Furthermore, recent systematic reviews examining efforts to increase HPV vaccination use in the U.S. have conflicting conclusions, and the relative success of these interventions fell short of national averages and stated vaccination goals.

Compared to the United States, other countries have had considerably more success achieving high HPV vaccination rates. Through implementation of school-based vaccination programs, Scotland reported 81 percent three-dose vaccination in 2011, England reported 76 percent in 2010 and Australia 73 percent in 2014. In 2013, the United States reported that only 37.6 percent of adolescent girls age 13-17 had all three vaccine doses.

These discrepancies may be due to the three-dose requirement remaining a substantial barrier to successful HPV vaccination in the United States. However, recent evidence indicates that fewer than three doses may be protective. Brotherton et al. found that less than three doses provides some protection against cervical disease in Australian women, even when measured within 5 years in a population including those who were sexually active at the time of vaccination. Therefore, adolescents in the United States, and other regions with low vaccination rates, may benefit from even partial vaccination. Updated recommendations for less than three doses could also lead to reduced costs for developing countries as well as broader uptake and access to vaccination. In the United States, nearly half of girls age 13-17 have received two doses of the HPV vaccine.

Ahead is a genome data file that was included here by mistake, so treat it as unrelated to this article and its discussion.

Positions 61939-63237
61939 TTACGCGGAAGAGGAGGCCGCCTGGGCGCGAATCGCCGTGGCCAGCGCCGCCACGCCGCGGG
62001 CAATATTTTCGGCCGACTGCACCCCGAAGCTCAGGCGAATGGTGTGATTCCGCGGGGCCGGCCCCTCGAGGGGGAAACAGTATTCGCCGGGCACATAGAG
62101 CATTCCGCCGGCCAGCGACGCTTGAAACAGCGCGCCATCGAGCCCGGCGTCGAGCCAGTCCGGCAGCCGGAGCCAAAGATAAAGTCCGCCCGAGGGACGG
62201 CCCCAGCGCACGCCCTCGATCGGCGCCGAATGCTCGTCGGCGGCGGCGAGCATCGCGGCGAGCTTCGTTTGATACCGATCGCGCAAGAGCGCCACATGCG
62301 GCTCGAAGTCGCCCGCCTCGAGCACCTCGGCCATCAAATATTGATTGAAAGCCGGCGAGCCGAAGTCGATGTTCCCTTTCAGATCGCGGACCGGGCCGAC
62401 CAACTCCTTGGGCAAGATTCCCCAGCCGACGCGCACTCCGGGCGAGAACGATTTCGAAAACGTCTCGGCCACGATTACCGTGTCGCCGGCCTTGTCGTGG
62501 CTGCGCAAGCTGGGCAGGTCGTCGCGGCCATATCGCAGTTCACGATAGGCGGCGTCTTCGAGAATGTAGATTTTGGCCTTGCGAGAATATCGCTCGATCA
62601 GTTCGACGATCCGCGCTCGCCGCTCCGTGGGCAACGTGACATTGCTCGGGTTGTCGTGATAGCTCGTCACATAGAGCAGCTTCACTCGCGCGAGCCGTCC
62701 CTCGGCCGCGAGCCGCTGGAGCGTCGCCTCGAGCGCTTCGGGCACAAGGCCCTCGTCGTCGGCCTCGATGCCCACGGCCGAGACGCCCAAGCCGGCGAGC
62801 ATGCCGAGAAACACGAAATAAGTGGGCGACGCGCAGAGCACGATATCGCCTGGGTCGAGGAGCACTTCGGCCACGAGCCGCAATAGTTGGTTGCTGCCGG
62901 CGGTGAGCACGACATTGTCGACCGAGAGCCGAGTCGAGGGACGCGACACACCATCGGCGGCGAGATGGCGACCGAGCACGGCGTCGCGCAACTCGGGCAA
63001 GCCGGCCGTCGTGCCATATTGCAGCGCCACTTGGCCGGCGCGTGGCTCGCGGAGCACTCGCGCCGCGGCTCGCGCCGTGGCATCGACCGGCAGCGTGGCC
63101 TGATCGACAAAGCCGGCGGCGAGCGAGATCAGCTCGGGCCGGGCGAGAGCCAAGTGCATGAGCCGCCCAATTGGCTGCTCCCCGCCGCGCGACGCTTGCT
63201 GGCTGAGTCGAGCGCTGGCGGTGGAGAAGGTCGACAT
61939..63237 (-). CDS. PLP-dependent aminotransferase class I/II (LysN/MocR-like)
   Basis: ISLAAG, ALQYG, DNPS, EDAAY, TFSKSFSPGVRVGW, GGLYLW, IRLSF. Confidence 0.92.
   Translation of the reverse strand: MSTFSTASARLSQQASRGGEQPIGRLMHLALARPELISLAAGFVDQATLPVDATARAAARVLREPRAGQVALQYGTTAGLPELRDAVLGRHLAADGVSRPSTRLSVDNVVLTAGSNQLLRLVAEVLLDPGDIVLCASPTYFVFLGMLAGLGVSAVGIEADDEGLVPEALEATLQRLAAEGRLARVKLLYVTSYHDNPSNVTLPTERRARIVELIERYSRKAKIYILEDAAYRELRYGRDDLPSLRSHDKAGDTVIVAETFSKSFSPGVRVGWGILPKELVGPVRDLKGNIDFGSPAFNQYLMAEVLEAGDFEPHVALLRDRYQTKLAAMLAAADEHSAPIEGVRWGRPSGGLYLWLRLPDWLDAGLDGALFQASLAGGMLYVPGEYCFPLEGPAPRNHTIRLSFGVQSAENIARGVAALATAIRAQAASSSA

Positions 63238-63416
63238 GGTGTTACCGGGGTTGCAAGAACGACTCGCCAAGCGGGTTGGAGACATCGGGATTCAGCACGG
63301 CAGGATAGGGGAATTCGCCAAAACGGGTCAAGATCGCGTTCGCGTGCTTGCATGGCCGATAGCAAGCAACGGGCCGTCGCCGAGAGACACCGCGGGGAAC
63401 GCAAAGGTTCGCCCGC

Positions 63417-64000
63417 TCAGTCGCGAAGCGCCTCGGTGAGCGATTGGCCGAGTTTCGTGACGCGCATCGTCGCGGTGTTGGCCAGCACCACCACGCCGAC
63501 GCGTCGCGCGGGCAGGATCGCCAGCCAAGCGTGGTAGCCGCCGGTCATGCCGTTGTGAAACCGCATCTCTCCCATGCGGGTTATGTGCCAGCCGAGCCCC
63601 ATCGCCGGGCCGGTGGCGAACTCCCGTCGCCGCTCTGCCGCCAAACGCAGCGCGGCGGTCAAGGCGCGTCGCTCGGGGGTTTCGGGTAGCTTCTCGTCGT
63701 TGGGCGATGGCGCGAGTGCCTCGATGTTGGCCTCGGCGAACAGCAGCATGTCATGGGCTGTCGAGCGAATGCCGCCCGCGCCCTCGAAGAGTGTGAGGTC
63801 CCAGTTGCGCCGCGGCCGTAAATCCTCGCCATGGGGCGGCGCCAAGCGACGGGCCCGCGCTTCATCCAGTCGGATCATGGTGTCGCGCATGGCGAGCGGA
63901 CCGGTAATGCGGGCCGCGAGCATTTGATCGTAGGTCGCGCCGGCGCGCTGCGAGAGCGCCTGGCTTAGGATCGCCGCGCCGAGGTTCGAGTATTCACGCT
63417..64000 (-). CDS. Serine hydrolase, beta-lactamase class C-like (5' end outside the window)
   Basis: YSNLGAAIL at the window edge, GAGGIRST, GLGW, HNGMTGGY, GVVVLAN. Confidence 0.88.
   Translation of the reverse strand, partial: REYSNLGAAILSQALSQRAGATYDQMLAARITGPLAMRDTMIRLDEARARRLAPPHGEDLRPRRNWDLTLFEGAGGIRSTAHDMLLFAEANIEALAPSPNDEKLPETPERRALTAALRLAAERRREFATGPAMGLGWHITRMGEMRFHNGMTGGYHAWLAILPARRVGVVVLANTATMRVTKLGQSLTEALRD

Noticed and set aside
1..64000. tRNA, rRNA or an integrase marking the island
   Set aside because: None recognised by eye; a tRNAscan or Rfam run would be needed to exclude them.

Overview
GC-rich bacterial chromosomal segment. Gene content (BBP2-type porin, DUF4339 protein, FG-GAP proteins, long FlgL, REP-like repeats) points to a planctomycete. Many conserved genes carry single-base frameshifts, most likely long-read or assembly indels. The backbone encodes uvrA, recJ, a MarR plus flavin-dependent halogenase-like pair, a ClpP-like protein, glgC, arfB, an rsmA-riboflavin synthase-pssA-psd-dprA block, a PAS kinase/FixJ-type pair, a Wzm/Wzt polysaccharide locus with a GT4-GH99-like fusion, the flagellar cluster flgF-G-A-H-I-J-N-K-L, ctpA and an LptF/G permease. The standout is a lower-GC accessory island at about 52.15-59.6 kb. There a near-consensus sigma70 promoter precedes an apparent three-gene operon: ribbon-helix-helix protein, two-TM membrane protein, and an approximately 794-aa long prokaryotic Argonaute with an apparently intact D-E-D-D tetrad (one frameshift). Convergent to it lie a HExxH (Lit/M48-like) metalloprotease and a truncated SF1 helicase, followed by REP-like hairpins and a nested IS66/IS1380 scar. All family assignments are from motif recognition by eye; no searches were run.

The ability to also test women for HPV is changing the approach to screening for cervical cancer, especially as more and more women are being vaccinated against HPV.

Since HPV is the direct cause of nearly all cervical cancers, women who are found to have HPV can be followed more closely to see if they clear the infection, or if they have or develop cancer or pre-cancer.

In the United States, the HPV test is most often recommended along with a standard Pap test in women 30 and older. This is called co-testing. In 2014, however, the FDA approved the stand-alone HPV test as a method of cervical cancer screening, and certain professional organizations now strongly suggest that the HPV test can be used on its own as an effective alternative to standard Pap tests in most women being screened for cervical cancer.

In Australia, the National Cervical Screening Program will implement a switch in 2017 from Pap testing every two years for those age 18-69, to HPV screening alone every five years for those between the ages of 25-74. This screening transition is expected to continue to reduce cervical cancer mortality while vastly reducing the burden on women.

Fewer numbers of doctor visits and stressful, time-consuming follow-ups for positive screening tests will be a major saving for women. Improving our ways of summarizing such benefits of HPV vaccination across life from 18 to 69 could help frame vaccination as a benefit to women far beyond just reducing cervical cancer incidence.